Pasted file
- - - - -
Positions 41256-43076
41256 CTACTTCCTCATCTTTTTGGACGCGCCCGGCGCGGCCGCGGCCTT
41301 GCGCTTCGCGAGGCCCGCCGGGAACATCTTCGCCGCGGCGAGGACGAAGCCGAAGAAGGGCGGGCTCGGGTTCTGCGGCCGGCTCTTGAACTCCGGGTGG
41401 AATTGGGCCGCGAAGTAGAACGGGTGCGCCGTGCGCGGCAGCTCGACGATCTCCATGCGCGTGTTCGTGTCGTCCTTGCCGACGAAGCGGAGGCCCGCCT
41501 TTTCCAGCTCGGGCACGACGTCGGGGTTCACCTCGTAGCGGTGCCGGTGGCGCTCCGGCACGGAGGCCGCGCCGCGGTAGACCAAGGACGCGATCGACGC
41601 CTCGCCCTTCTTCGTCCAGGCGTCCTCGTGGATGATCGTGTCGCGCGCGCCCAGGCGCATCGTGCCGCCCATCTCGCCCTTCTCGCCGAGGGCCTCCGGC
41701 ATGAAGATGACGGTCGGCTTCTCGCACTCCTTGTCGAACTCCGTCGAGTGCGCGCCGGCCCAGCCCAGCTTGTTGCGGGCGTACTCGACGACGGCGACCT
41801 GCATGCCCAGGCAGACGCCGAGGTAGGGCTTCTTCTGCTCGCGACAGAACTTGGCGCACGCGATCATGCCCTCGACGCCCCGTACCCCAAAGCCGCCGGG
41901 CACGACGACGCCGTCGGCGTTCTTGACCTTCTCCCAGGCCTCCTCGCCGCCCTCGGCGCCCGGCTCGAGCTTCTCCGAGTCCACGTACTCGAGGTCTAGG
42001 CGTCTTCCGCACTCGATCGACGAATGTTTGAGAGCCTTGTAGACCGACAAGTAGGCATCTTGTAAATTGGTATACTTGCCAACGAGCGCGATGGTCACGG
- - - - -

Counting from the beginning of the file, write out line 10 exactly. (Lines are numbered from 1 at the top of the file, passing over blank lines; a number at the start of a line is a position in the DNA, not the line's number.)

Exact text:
42001 CGTCTTCCGCACTCGATCGACGAATGTTTGAGAGCCTTGTAGACCGACAAGTAGGCATCTTGTAAATTGGTATACTTGCCAACGAGCGCGATGGTCACGG